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In the wake of the deaths of Jordan Edwards and Richard Collins, two more black boys left to a hashtag, the highlighting of accolades and posturing is more prevalent than ever.

By Erica Buddington “Silence and uniformity are not reflections of a job well done.” I said this to a former supervisor who’d walked into a class discussion earlier that day, students laughing and intrigued, flailing their arms to be the next person to speak. He shook his head, pointed to the text that the organization abided by, and repeated, “They should be quiet. They should have their hands folded, waiting their turn. They should all be looking directly at you. There were too many voices; there was too much laughter. It should be silent when I walk into your room. Children learn and understand, better this way. They become better citizens, this way.” I watched his pointer finger hit the desk, a brown hand that had only filled out a principal fellowship application, after teaching for six months out of grad school. I’d been immersed in a classroom or learning space for almost a decade and I couldn’t fathom how someone, who claimed to be an advocate for our children, could be so closed-minded. It is this same brown hand that would push a contract towards me, excited about my data from the past year, with $10,000 dollars added to my salary, a promise that I could have more autonomy over my classroom, and a plea to revitalize their performance arts. I smiled and pushed the contract back with my own brown hand, making it clear that there was no money or autonomy in the world that could make me treat our children like this.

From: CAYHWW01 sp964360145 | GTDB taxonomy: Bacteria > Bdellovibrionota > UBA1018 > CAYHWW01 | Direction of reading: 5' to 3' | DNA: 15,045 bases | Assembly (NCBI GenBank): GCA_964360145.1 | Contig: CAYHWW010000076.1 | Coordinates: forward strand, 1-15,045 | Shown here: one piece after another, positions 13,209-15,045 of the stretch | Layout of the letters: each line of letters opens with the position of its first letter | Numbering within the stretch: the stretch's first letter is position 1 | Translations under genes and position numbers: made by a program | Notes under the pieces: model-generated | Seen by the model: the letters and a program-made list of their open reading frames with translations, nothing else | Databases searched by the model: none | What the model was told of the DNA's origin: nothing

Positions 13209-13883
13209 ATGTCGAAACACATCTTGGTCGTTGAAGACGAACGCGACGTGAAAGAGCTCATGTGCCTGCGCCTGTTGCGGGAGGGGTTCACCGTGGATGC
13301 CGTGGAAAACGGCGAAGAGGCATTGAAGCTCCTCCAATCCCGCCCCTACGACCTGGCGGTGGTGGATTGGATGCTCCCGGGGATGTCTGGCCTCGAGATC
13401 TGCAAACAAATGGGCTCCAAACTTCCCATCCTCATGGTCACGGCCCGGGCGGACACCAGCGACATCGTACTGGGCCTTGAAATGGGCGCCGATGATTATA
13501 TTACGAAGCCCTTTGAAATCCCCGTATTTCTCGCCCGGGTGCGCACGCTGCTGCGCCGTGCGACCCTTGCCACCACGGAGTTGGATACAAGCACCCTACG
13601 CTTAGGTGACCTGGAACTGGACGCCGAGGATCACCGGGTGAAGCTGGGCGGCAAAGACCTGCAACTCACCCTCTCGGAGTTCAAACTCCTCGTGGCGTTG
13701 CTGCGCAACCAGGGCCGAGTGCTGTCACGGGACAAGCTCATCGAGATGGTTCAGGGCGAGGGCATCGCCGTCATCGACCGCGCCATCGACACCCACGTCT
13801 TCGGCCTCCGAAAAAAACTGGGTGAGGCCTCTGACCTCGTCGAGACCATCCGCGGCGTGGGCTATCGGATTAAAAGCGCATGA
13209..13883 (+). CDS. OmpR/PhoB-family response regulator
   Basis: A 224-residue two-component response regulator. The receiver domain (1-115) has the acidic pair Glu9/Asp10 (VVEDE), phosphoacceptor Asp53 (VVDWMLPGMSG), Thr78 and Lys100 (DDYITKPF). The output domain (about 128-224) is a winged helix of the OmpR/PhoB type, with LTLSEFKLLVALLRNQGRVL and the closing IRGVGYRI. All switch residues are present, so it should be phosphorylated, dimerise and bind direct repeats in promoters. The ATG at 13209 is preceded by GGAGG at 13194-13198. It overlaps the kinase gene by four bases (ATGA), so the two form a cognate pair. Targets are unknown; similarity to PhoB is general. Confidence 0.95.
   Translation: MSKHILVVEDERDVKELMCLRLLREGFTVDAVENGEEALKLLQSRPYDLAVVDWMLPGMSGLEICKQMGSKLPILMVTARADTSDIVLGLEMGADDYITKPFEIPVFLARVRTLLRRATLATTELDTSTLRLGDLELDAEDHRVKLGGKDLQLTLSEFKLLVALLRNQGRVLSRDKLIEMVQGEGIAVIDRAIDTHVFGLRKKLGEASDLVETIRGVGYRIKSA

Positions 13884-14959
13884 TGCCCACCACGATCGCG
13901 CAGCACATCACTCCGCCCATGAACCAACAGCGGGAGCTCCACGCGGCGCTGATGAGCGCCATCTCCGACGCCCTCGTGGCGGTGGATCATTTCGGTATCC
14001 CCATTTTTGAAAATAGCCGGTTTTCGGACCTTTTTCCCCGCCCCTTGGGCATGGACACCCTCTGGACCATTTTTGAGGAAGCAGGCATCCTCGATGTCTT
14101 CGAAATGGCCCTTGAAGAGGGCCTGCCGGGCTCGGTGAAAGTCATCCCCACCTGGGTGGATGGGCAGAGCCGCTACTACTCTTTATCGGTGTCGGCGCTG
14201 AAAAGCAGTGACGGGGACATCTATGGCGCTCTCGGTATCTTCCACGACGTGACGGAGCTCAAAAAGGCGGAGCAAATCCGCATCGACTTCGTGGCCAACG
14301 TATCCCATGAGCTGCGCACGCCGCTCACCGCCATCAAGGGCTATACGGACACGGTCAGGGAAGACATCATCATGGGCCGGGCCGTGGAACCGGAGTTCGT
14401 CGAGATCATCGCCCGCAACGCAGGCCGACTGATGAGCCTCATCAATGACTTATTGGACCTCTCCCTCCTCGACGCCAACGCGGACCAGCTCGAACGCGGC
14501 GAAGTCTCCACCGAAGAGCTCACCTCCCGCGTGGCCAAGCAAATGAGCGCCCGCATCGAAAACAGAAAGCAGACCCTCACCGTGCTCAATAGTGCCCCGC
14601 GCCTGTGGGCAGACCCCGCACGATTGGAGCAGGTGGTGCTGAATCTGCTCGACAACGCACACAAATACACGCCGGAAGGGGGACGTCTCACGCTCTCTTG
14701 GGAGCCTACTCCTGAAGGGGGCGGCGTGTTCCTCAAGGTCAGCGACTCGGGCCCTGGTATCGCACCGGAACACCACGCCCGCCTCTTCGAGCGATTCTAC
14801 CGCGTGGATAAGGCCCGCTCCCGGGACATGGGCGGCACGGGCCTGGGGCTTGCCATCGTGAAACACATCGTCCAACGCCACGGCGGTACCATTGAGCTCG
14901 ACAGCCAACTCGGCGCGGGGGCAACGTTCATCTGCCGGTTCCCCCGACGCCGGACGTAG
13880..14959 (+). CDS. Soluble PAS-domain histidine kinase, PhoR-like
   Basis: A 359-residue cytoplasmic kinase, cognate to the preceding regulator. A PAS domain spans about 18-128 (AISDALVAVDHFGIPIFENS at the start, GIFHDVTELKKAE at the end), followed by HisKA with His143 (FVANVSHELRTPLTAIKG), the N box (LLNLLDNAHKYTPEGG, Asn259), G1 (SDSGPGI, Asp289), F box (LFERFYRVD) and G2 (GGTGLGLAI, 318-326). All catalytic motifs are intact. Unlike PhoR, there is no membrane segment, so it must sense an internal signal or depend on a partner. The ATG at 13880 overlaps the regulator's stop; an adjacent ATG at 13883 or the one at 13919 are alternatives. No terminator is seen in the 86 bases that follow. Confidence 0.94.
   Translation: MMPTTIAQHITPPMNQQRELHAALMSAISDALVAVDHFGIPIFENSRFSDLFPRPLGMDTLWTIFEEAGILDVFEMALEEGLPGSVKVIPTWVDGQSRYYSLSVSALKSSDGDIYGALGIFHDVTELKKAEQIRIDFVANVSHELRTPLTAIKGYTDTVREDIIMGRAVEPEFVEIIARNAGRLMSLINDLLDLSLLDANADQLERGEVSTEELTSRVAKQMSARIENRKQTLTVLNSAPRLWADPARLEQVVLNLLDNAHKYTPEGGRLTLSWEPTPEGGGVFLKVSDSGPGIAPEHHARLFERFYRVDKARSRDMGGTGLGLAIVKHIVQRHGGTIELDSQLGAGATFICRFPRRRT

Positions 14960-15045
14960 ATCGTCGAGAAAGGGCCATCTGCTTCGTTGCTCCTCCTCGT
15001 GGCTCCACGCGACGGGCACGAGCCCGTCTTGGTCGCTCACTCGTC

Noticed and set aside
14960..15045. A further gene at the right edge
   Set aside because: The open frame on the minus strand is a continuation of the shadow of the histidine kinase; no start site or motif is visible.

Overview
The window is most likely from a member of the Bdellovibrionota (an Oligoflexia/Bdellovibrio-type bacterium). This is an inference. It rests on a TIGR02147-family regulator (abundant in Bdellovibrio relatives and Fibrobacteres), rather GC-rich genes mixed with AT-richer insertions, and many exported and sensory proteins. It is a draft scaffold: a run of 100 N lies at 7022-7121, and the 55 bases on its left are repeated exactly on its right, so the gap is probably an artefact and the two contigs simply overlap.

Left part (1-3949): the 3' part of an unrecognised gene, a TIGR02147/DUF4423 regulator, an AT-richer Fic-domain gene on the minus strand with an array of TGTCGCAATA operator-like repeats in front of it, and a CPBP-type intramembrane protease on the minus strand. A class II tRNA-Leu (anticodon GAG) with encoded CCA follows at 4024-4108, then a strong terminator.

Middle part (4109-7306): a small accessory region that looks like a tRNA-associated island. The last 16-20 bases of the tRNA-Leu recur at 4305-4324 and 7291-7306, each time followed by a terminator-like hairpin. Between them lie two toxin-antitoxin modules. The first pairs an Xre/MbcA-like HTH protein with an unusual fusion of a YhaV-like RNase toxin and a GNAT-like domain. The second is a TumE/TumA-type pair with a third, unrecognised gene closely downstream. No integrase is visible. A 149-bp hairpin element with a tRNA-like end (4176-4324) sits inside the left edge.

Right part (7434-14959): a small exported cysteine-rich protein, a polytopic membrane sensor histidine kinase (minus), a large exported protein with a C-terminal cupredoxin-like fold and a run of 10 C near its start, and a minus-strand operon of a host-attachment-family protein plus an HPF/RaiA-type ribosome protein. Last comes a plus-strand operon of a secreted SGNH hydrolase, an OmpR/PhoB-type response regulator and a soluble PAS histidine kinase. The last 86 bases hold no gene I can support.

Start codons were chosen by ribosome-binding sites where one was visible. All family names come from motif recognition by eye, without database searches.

Related: WHITE PEOPLE CAN HAVE A TORCH-WIELDING MOB, BUT WHEN BLACK FOLKS MARCH PEACEFULLY, IT’S MARTIAL LAW

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